It was an overcast day on May 19, 2012 as I found myself standing on the edge of the beach in the northern most tip of Oregon. The moment began to fully sink in of what was to come. I, along with my partner and another couple, were about to start a long distance . It was my first endeavor of this type. The nature lover within me was eager and excited, but my mind couldn’t help wonder with mild hesitation about the journey to come.
We began our trek that afternoon in the most pleasant of ways and had a memorable first night. Little did we know about the experiences ahead that would test our boundaries and inner-balance. The next day we began our long walk at the break of dawn under a thick, grey sky. Rain was merely moments away. As those first thick droplets fell, an interesting sensation ran through the body. In society we are so quick to scurry and run for shelter at the first sign of rain, yet here we were, miles away from any kind of shelter. We marched on that day as the rain and wind pelted us from every direction. Everything was wet and cold, and we were soaked to the core. Day two turned into day three and neither the rain nor the strong winds subsided as our trail weaved through the wide open beach, stony ridges, and dense hilly forests.
To anyone else the choice would have been obvious—get off the trail and take cover. To a long distance hiker this kind of stuff is supposed to be part of the experience… more or less. The comfort-driven body nudged to find indoor shelter. The purpose-driven mind didn’t want to hear any of it. After all, it was only the third day of our three-week trek and part of this experience was intended as an exercise to push beyond the comfort of personal boundaries. It would be a disappointment to duck out at the first sign of hardship. But if the challenge of a long distance hike wasn’t enough under favorable conditions, the weather made sure that we got the most out of our experience.
In our comfort-driven society, it may seem foolish to even have to contemplate a choice under such conditions, but anyone who has ever wanted to push their personal boundaries in any area of life can no doubt relate. But there’s a fine line between honoring personal needs to maintain a healthy balance, and working with one’s edge to push through personal limitations. I wanted to honor my commitment and my body, but I also wanted to honor my group’s experience.
For that third night we compromised as a group to get proper indoor lodging. It was a wise choice and we continued on the trail the next day. The weather calmed a bit, but I was feeling a bit worn down by the strenuous physical experience encountered thus far. However, I was determined to keep moving forward. But soon enough, I began to feel a sense of discomfort in my left foot.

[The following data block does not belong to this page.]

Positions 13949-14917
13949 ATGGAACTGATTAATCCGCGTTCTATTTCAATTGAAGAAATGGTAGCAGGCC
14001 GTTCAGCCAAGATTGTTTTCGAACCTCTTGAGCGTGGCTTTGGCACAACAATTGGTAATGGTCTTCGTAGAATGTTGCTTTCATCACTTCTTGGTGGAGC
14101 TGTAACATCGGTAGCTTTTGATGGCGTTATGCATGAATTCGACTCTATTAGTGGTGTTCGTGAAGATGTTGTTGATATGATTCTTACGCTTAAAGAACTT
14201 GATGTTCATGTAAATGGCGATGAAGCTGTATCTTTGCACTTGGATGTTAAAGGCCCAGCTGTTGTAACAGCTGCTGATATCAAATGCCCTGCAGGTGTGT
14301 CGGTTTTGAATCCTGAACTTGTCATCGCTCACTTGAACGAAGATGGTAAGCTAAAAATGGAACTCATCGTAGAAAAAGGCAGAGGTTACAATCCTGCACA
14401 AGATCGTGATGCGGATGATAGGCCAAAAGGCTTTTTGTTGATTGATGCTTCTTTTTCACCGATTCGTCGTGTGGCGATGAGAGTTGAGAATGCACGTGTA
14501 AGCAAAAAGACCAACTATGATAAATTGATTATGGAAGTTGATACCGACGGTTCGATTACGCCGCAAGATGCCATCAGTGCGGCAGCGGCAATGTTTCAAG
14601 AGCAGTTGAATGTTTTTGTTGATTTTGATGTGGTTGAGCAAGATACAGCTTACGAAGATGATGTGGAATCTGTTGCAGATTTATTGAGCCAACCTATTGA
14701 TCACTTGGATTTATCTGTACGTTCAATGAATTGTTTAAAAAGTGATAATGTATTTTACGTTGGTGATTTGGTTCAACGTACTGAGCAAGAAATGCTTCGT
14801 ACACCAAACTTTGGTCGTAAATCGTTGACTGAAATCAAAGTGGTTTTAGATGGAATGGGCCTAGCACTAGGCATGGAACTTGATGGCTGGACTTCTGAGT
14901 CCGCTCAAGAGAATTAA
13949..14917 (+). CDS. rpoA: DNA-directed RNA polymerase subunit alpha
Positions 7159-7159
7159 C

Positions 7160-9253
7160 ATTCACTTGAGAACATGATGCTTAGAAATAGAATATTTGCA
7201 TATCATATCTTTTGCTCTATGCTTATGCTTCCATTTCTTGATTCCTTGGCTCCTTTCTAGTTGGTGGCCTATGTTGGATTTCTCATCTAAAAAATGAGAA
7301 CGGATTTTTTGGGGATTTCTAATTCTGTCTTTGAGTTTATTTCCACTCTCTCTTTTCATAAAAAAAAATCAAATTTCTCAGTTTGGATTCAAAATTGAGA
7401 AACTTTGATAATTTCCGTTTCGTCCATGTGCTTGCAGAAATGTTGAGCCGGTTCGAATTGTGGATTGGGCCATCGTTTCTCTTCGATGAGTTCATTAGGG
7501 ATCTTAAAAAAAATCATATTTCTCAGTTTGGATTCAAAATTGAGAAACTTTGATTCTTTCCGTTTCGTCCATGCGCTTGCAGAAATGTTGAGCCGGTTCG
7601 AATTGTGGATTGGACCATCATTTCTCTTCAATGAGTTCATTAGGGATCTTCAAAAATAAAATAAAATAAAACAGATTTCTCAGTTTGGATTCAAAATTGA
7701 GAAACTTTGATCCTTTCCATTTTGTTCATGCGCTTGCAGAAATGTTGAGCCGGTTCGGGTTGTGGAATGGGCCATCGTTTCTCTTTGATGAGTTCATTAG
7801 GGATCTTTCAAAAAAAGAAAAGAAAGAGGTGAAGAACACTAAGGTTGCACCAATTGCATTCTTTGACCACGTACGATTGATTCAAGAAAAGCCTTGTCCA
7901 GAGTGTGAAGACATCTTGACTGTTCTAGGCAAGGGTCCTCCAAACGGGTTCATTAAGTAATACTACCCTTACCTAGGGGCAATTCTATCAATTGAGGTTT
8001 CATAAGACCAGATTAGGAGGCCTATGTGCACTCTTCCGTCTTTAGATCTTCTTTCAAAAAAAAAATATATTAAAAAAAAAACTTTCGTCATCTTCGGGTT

By the morning of the fifth day, the pain in my foot became more pronounced and I knew what I needed to do. I needed to get some adequate rest. Sure I could have pushed forward, but what then? Maybe things would have gotten better, but maybe not. And what would have I been proving in the end anyway? The choice was crystal clear. I got off the trail and took it easy for the next three days. Then, as the weather and my foot cleared up, we rejoined our group and were back on the trail again.
I cannot say that accomplished the goal of completing that trail in full. But I learned a tremendous lesson: the balance of needs and wants—knowing when to push and when to retreat. It can be so exhilarating at times to push our personal boundaries and limits, or accomplish some goal. But there is no positive accomplishment in pushing these too far. That trek of 2012 was filled with nuggets of wisdom and personal realizations, and today I am grateful for every moment and experience encountered on it.
Evita Ochel is a consciousness expansion teacher, who lives by being the change she wishes to see. Her diverse passions and expertise include being a writer, speaker, holistic nutritionist, web TV host, and author of the book . To learn more about her or her work, visit
Why is this "The i’Mpossible Project?"
Inspired by Josh Rivedal's book and one-man show The Gospel According to Josh: A 28-Year Gentile Bar Mitzvah. Gospel (non-religious) means "Good News" and Josh's good news is that he's alive, and thriving, able to tell his story and help other people.
On his international tour with his one-man show, he found incredible people who felt voiceless or worthless yet who were outstanding people with important personal stories waiting to be told. These personal stories changed his life and the life of the storyteller for the better.
Josh's one-man show continues through 2015 and beyond and he is looking for people in all walks of life, online and offline, to help give them a voice and share their stories with the world.